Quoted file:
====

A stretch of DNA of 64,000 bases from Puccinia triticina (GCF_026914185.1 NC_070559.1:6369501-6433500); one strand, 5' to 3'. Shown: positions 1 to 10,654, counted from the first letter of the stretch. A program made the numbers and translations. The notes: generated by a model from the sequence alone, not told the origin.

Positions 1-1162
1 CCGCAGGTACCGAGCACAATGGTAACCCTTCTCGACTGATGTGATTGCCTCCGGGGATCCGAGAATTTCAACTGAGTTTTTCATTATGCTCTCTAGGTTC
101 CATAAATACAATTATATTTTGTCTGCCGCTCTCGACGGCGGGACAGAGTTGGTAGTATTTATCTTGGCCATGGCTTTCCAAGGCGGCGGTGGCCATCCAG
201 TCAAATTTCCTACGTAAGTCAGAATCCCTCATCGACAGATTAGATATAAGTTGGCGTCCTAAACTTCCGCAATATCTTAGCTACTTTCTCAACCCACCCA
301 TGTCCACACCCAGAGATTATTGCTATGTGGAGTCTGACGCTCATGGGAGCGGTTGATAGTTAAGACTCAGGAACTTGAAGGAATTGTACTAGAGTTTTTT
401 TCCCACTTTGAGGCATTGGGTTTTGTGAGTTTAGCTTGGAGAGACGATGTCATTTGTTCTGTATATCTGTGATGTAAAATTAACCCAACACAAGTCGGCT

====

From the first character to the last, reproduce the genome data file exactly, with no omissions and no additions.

A stretch of DNA of 64,000 bases from Puccinia triticina (GCF_026914185.1 NC_070559.1:6369501-6433500); one strand, 5' to 3'. Shown: positions 1 to 10,654, counted from the first letter of the stretch. A program made the numbers and translations. The notes: generated by a model from the sequence alone, not told the origin.

Positions 1-1162
1 CCGCAGGTACCGAGCACAATGGTAACCCTTCTCGACTGATGTGATTGCCTCCGGGGATCCGAGAATTTCAACTGAGTTTTTCATTATGCTCTCTAGGTTC
101 CATAAATACAATTATATTTTGTCTGCCGCTCTCGACGGCGGGACAGAGTTGGTAGTATTTATCTTGGCCATGGCTTTCCAAGGCGGCGGTGGCCATCCAG
201 TCAAATTTCCTACGTAAGTCAGAATCCCTCATCGACAGATTAGATATAAGTTGGCGTCCTAAACTTCCGCAATATCTTAGCTACTTTCTCAACCCACCCA
301 TGTCCACACCCAGAGATTATTGCTATGTGGAGTCTGACGCTCATGGGAGCGGTTGATAGTTAAGACTCAGGAACTTGAAGGAATTGTACTAGAGTTTTTT
401 TCCCACTTTGAGGCATTGGGTTTTGTGAGTTTAGCTTGGAGAGACGATGTCATTTGTTCTGTATATCTGTGATGTAAAATTAACCCAACACAAGTCGGCT